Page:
All eyes are on this Kapoor kid who has just made his big debut with Rakeysh Om Prakash Mehra’s Mirzya. Harshavardhan Kapoor, son of Anil Kapoor and the younger brother of Sonam Kapoor is all set for his career to take off. He has Anil Kapoor’s flamboyance and his sister Sonam’s chutzpah. Born and brought up in the Juhu environs of Mumbai he has an air about himself which is hard to decode. He talks about Bollywood debut and his films.
Tell us about Mirzya?
Mirzya is about two different eras – one role is that of Mirzya who is a warrior and is flamboyant while the second role is about Aamir a boy who is on his way to become a man. Aamir is very suppressed man, he vents out his frustrations by constantly doing manual labour and playing a game with horses.
Do you suppress your instincts in real life too?
Unlike my character in the film, I cannot suppress my instincts, I vent it out in my acting or else I will never be happy.
Your dad and Sonam are very frank with their opinions?
No my dad is quite diplomatic and Sonam is quite open about her emotions and feelings.
Why should one watch Mrizya?
It’s an emotional film and very beautifully done. I request the audience to give us a chance since it’s our debut film. It’s meant to be seen on big screen, it’s a visual audio film and there are elements you will be taking away from it. It’s a romantic film. If you give it a chance you will not be left empty handed.
Was it Rakeysh Mehra’s Delhi 6 that made you take up this film?
When I saw Delhi6, I was blown by it. I met Mehra during Delhi 6. I watched the film when I was 18 and when I was in Los Angeles. At that point I thought I would at some point work with Mehra.
Are you open for brickbats and bouquets that are going to come your way?
I am not afraid of the comparisons or the competition. I am just stepping into my profession hence I want to be left alone in my creative bubble am not bothered. I believe that the numbers take away your creative ability. I know in my heart they are waiting for something new. I am not meaning it in a contrived way. I have faith in my director and the Indian audiences.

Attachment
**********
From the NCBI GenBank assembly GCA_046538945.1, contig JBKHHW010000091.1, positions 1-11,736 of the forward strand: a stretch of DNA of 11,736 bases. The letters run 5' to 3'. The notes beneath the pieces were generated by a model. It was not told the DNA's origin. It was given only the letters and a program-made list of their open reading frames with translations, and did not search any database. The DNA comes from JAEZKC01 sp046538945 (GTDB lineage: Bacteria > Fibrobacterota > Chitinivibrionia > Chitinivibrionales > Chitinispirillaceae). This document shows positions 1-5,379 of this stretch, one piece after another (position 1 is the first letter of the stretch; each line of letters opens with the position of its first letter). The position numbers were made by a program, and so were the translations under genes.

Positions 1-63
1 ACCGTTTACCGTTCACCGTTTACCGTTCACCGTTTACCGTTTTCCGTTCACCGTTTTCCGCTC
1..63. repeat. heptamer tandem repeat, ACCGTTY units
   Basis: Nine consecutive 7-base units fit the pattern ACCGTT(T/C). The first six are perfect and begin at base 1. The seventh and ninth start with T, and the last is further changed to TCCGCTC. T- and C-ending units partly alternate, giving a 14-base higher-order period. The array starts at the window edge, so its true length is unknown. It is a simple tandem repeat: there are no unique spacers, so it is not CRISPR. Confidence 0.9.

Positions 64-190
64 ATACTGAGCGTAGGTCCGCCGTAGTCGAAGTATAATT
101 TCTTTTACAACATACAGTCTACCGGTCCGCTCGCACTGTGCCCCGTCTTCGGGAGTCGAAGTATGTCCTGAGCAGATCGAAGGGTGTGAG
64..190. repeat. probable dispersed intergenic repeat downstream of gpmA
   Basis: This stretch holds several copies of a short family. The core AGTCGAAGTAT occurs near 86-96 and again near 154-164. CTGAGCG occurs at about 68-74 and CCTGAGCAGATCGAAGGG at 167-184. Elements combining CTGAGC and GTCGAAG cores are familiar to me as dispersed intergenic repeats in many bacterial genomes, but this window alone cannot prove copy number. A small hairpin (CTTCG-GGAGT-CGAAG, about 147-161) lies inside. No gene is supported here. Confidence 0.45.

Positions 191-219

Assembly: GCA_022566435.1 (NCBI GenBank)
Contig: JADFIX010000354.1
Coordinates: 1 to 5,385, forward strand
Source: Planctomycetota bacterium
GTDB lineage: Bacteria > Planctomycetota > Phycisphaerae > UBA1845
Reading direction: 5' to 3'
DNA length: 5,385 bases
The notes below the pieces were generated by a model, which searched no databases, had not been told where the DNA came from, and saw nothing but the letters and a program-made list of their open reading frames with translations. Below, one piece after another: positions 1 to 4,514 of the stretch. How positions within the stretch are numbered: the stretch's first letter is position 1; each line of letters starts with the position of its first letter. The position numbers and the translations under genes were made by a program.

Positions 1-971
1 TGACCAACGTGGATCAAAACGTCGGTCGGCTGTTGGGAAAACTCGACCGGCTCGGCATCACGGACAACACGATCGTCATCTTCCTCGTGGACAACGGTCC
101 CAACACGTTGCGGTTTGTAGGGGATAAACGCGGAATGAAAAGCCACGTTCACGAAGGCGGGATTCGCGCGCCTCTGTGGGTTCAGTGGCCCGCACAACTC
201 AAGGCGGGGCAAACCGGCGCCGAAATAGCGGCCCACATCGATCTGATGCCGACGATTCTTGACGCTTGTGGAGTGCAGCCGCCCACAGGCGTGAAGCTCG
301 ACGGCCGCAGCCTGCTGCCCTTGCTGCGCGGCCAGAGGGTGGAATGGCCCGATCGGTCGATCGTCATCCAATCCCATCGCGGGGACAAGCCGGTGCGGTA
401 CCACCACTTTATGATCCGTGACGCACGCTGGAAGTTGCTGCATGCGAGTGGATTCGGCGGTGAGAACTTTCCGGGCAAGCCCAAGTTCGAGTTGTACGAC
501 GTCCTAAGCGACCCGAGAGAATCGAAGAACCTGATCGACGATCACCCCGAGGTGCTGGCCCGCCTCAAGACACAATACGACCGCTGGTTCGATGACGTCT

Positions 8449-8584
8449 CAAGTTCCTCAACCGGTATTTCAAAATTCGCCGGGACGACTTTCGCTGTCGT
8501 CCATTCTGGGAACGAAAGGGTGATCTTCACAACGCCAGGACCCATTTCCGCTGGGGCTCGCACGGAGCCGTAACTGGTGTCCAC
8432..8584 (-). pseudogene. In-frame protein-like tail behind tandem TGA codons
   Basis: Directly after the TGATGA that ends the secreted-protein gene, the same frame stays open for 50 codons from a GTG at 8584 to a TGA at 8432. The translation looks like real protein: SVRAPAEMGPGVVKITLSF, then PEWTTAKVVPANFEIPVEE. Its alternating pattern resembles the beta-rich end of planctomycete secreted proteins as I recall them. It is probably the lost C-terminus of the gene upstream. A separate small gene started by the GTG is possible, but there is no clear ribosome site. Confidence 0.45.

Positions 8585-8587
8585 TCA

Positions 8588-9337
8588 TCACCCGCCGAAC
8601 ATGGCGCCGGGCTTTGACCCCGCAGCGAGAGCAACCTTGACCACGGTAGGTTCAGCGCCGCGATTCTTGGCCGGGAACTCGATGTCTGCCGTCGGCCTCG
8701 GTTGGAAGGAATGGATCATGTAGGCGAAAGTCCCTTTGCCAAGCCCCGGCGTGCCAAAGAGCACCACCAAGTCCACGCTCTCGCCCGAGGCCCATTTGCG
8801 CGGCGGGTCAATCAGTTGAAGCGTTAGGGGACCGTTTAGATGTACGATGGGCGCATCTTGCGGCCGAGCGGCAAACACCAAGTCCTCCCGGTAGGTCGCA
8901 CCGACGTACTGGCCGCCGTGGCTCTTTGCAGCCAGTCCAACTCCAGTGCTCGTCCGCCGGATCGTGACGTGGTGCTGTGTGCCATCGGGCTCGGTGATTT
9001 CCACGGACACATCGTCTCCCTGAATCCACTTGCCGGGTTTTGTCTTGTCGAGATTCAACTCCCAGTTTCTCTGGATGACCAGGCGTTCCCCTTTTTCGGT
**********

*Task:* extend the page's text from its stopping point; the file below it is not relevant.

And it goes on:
Heard that you have done a screenplay writing course in the US?
I did a B.A. in screenplay writing in Los Angeles and in that (subject) After one year of workshop in America and I came back and I met director Anand Gandhi (of Ship of Thesus fame) and he put me onto theatre actor Alok from Dehradun and he made me participate in workshops. New actors from NSD would come and we would do a three months workshop. I also assisted casting director Mukesh Chaabra and worked on Bombay Velvet as an AD but I didn’t enjoy it. The wall of Anurag Kashyap’s and Mukesh Chhabra’s office was the same so I would go there often. I would read a lot of scripts during the auditions. After that I worked with a person called Bertina Johnson from South Africa and I learnt method acting. Alok and Mukesh taught me voice exercises and modulation. Her method was methodical. My dream is to write and direct a film someday.
Did you ever visit dad’s sets as a kid?
I don’t remember as a kid but when I was 8 I remember going on David Dhawan’s Deewana Mastana and Raj Kumar Santoshi’s Pukar.
Heard you moved out of your parents home to get a feel of your character in your next film, Bhavesh Joshi?
It was necessary to move out of the house as it’s a buddy film and I need to go through the process of bonding and understanding of living alone in Mumbai. My mom didn’t want me to move out but dad said it’s okay.
Tell us about your brothers Arjun and Ranveer?
I have a great rapport with Arjun he’s very respectful. I have not interacted with Ranveer much.
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